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Past imperfect : facts, fictions, and fraud in the writing of American history

Author: Peter Charles Hoffer
Publisher: New York : PublicAffairs, 2004.
Edition/Format:   Book : Biography : English : 1st edView all editions and formats
Database:WorldCat
Summary:
"Woodrow Wilson, like many men of his generation, wanted to impose a version of America's founding identity: it was a land of the free and a home of the brave. But not the braves. Or the slaves. Or the disenfranchised women. So the history of Wilson's generation omitted a significant proportion of the population in favor of a perspective that was predominantly white, male, and Protestant."
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Genre/Form: Biography
Case studies
Named Person: Michael A Bellesiles; Doris Kearns Goodwin; Stephen E Ambrose; Joseph J Ellis
Material Type: Biography, Internet resource
Document Type: Book, Internet Resource
All Authors / Contributors: Peter Charles Hoffer
ISBN: 1586482440 9781586482442
OCLC Number: 226116461
Description: xiv, 287 p. ; 25 cm.
Contents: Introduction : two-faced history --
Ch. 1. The rise of consensus history --
Ch. 2. Professions of history --
Ch. 3. The new history and its promoters --
Ch. 4. In the eye of the storm --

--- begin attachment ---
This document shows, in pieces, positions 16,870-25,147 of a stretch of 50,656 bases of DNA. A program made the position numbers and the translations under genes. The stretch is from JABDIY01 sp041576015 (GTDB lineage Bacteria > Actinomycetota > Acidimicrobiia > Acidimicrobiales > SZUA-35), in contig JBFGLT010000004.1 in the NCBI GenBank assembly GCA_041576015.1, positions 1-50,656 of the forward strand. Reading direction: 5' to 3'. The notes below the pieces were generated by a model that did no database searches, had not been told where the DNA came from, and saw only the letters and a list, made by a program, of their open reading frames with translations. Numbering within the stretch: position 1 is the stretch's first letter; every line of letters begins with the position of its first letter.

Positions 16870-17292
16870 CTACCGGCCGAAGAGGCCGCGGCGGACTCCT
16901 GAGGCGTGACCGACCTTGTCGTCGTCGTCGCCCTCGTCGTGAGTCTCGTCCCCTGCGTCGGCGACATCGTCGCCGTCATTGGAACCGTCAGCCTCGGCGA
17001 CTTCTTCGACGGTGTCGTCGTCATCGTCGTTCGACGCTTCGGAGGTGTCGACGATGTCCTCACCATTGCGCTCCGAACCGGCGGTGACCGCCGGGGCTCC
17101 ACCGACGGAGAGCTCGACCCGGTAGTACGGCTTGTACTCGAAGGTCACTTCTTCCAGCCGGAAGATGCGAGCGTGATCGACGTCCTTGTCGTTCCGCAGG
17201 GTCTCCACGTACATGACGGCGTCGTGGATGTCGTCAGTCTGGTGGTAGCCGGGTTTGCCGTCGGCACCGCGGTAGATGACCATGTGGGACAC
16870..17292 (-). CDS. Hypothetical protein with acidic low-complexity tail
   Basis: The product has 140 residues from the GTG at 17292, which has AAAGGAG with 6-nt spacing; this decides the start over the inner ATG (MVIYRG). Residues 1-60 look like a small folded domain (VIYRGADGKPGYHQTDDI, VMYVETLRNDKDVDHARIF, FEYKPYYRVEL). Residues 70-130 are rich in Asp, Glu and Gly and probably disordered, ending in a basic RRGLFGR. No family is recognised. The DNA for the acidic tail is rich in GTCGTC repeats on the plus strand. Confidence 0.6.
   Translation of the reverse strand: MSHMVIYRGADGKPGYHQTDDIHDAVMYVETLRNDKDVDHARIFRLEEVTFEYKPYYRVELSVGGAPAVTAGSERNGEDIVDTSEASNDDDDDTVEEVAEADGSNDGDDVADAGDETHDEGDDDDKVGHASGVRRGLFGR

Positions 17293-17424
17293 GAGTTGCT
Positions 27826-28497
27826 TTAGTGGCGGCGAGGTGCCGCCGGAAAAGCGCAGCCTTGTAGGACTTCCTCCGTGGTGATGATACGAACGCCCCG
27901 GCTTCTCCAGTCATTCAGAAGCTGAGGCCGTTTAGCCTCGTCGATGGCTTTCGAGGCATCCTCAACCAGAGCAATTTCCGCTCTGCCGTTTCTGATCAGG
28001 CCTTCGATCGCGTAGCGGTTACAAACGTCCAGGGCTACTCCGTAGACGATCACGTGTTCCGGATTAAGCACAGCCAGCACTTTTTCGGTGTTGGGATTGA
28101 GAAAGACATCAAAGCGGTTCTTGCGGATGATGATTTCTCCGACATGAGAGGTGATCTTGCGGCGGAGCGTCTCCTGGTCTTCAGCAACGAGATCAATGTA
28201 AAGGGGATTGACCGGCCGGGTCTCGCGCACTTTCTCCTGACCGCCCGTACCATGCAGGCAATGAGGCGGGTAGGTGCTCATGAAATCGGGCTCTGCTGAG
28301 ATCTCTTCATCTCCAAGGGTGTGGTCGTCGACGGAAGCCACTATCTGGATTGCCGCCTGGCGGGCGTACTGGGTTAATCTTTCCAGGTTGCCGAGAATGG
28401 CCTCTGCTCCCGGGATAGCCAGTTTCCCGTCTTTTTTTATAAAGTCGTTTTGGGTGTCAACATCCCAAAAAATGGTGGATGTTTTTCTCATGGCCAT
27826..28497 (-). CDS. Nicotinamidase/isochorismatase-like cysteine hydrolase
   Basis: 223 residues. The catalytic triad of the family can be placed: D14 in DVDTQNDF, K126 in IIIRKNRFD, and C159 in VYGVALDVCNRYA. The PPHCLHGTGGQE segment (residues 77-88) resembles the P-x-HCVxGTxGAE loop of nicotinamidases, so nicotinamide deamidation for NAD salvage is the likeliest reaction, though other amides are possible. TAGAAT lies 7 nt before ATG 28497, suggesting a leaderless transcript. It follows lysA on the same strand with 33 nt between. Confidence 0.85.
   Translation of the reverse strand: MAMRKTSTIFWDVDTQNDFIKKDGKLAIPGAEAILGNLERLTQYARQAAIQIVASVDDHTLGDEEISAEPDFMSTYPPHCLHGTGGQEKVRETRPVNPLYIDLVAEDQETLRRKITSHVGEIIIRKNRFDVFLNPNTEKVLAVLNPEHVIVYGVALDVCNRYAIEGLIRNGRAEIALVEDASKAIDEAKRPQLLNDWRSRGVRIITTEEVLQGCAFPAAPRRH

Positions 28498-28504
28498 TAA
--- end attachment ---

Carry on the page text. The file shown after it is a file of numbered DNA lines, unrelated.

Ch. 5. Falsification : the case of Michael Bellesiles --
Ch. 6. Plagiarism : the cases of Stephen Ambrose and Doris Kearns Goodwin --
Ch. 7. Fabrication : the case of Joseph Ellis --
Conclusion : the future of the past.
Responsibility: Peter Charles Hoffer.
More information:

Abstract:

"Woodrow Wilson, like many men of his generation, wanted to impose a version of America's founding identity: it was a land of the free and a home of the brave. But not the braves. Or the slaves. Or the disenfranchised women. So the history of Wilson's generation omitted a significant proportion of the population in favor of a perspective that was predominantly white, male, and Protestant."

"That flaw would become a fissure and eventually a schism. A new history arose which, written in part by radicals and liberals, had little use for the noble and the heroic, and rankled many who wanted a celebratory rather than a critical history. To this combustible mixture of elements was added the flame of public debate. History in the 1990s was a minefield of competing passions, political views, and prejudices. It was dangerous ground, and, at the end of the decade, four of the nation's most respected and popular historians were almost destroyed on it: Michael Bellesiles, Doris Kearns Goodwin, Stephen Ambrose, and Joseph Ellis." "This is their story, set against the wider narrative of America's history. It may be, as Flaubert put it, that "Our ignorance of history makes us libel our own times." To which he could have added: falsify, plagiarize, and politicize, because that's the other story of America's history."--Jacket.

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